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First of all, I would like to wish Abby a happy 1st Blogiversary! I love reading Abby's blog and checking out her ideas, so when she asked me to share a guest post with you today, I was happy (and honored) to do so! If you're familiar with my blog, you may know that I do a "Book of the Week" (more or less) feature. I wanted to share one of my favorite books for the little ones, plus some activities to accompany the book.
Dear Zoo by Rod Campbell is a lift-the flap board book, making it perfect for little hands! The story begins with a child who writes a letter to the zoo to ask for a pet. The zoo obliges and sends the boy 8 different animals, 7 of which he sends back with good reason! The language of the book is repetitive and predictable ("They sent me a (animal)...He was too ____! I sent him back."), making it perfect for little language learners! The flaps make it highly entertaining and fun for the little ones as well!
Just to give you an indication of the simplicity of the book, here are a couple of pictures...
Preschool Therapy Ideas:
I spend most of my times working with preschoolers. Everything about Dear Zoo is perfect for this age group! One of my favorite things to do with the kids after reading a story like this is play a fun game to reinforce the vocabulary. Although the vocabulary is not complex, I have many kids who don't know all of these animals! So we might play a game like Memory:
Each child says the name of the animal on the card as they turn them over. They get to hear the words as other children in the group say them, as well as practice saying the words themselves.
Another thing I like to do with my preschool students is to ask them recall questions regarding the story. Because they are young, I like to keep things simple and give them visuals. So, the kids get to see a page like this:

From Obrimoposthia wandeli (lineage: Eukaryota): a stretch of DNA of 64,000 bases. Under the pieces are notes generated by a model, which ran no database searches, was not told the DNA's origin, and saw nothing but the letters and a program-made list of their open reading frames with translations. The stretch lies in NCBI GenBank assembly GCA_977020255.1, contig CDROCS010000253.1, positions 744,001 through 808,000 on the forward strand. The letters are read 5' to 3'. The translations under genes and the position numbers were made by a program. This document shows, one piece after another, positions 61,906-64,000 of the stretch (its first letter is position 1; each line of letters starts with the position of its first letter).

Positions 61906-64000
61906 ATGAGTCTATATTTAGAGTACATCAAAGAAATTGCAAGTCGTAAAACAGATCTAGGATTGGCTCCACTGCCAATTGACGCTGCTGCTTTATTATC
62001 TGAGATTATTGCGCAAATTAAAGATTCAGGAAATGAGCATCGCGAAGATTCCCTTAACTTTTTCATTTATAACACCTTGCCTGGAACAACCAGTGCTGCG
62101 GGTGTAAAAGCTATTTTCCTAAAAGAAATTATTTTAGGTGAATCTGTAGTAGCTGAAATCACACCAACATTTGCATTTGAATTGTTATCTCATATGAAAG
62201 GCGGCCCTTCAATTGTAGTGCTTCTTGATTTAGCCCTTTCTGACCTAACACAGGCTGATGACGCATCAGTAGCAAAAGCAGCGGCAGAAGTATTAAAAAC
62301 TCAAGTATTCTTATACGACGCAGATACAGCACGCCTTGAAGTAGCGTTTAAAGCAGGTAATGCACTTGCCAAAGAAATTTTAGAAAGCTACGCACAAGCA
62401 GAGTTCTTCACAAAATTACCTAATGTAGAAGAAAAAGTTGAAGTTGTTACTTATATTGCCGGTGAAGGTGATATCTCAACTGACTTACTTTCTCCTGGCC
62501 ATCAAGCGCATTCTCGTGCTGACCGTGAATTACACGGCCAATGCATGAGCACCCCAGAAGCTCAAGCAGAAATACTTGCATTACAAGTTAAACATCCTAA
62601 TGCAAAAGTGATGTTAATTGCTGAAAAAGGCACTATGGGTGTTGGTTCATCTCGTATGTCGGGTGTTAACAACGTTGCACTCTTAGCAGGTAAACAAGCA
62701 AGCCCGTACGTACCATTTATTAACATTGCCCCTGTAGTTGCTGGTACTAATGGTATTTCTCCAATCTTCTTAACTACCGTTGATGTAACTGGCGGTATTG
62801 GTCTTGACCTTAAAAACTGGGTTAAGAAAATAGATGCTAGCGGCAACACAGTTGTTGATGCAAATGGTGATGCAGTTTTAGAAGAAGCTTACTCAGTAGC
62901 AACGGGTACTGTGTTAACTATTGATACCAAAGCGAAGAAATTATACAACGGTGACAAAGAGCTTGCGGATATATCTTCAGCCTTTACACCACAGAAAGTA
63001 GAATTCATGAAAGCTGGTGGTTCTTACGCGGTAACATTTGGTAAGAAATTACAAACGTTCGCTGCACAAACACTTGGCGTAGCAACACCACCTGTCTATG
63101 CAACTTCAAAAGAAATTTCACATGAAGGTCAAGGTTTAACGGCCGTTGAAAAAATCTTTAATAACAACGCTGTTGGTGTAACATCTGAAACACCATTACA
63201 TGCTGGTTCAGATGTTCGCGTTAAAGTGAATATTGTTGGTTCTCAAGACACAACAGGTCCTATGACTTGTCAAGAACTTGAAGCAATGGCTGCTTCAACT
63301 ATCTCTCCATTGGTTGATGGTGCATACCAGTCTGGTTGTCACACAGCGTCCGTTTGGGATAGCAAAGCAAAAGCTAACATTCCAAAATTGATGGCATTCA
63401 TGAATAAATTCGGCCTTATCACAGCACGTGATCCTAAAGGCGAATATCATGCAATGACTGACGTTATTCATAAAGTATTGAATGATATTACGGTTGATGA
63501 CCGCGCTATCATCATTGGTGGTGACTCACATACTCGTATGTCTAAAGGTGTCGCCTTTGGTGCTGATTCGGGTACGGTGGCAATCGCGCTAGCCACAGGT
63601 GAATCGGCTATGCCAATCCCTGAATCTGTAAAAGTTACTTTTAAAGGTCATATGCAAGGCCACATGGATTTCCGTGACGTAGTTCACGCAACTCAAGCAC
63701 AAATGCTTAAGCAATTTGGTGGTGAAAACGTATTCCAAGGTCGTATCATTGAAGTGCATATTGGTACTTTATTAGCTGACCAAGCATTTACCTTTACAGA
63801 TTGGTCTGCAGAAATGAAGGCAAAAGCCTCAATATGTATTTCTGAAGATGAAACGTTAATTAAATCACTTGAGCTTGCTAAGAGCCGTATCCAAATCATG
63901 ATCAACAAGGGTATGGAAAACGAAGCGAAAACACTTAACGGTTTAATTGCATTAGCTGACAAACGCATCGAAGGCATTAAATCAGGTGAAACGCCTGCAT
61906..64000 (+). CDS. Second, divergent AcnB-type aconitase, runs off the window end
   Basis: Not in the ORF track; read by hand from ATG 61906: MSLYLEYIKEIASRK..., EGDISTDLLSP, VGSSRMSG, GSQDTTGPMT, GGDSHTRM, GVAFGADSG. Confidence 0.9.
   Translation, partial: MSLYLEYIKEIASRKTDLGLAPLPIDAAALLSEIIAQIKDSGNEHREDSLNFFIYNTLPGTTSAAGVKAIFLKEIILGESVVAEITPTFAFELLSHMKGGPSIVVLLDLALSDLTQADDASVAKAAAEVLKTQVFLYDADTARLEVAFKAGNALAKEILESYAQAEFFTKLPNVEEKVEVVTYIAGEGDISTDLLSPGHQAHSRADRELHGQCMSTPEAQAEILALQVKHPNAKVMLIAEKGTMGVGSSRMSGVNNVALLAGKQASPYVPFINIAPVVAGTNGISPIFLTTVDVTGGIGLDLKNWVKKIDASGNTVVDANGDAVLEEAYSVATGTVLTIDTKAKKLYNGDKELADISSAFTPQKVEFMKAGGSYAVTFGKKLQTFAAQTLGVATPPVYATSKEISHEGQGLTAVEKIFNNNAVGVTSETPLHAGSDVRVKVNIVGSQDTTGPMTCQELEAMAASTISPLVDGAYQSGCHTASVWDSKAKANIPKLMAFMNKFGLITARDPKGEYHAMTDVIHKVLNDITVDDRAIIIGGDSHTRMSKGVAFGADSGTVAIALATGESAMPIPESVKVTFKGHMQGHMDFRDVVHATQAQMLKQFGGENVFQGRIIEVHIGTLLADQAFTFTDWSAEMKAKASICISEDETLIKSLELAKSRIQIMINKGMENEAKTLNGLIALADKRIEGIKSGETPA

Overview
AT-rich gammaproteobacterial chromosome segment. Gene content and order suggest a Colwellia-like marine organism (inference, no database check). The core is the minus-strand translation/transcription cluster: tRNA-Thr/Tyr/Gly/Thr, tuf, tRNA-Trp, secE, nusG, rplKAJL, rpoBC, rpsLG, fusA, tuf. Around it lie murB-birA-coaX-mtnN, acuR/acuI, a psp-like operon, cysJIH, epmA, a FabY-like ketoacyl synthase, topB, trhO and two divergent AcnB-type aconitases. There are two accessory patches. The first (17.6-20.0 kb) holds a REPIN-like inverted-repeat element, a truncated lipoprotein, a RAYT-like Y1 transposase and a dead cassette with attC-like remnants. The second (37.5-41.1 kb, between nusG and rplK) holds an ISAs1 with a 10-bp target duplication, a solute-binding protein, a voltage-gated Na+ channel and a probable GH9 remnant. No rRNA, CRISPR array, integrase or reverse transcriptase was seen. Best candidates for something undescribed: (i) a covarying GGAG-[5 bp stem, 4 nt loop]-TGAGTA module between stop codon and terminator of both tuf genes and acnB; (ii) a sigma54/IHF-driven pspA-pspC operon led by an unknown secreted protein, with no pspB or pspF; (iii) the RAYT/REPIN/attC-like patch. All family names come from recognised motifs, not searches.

They can respond to my questions verbally or by pointing to the pictures as need be. Examples of questions include:
- Which animal was too tall?
- Which animal was too jumpy?
- Which animal was perfect?
- Which animal was too big?
- Which animal was too fierce?
You can also use a simple board game (like the one below) to work on any language/articulation skill and reinforce the learned vocabulary at the same time! (Examples: "I just passed the monkey." "I'm getting closer to the lion!" "I landed on the snake!").
Upper Elementary Therapy Ideas:
I may have mentioned that Dear Zoo is great for preschoolers and I think you can easily see why. However, you can also adapt this book for therapy sessions for upper elementary students as well! I've mentioned that the book starts out with a child who writes a letter to the zoo to ask for a pet. What I didn't mention is that we don't get to see the letter. You can have older students infer the contents of the letter. I also developed this writing prompt/sheet for students to request their favorite animal from the zoo, great for persuasive writing practice!
Conversely, when the child in the story sends the animals back, he should probably include a note, right? Students can use pages like these to explain to the zoo why they cannot keep the animal that was sent.
What do you think? If you like these activities, you can download them HERE. A big Thank You to Abby for letting me share with you today! Happy Blogiversary!!!
Carrie Manchester is an ASHA certified speech and language pathologist and is a Certified Early Intervention Specialist in the state of Massachusetts. She currently provides speech and language services in a public school setting, working primarily at the early childhood level (preschool and kindergarten). Prior to transitioning to the schools, she has spent many years working in early intervention settings and providing trainings to childcare professionals. Carrie is the author of the speech and language blog: Carrie’s Speech Corner. She can also be found on Facebook, Pinterest, and Teachers Pay Teachers.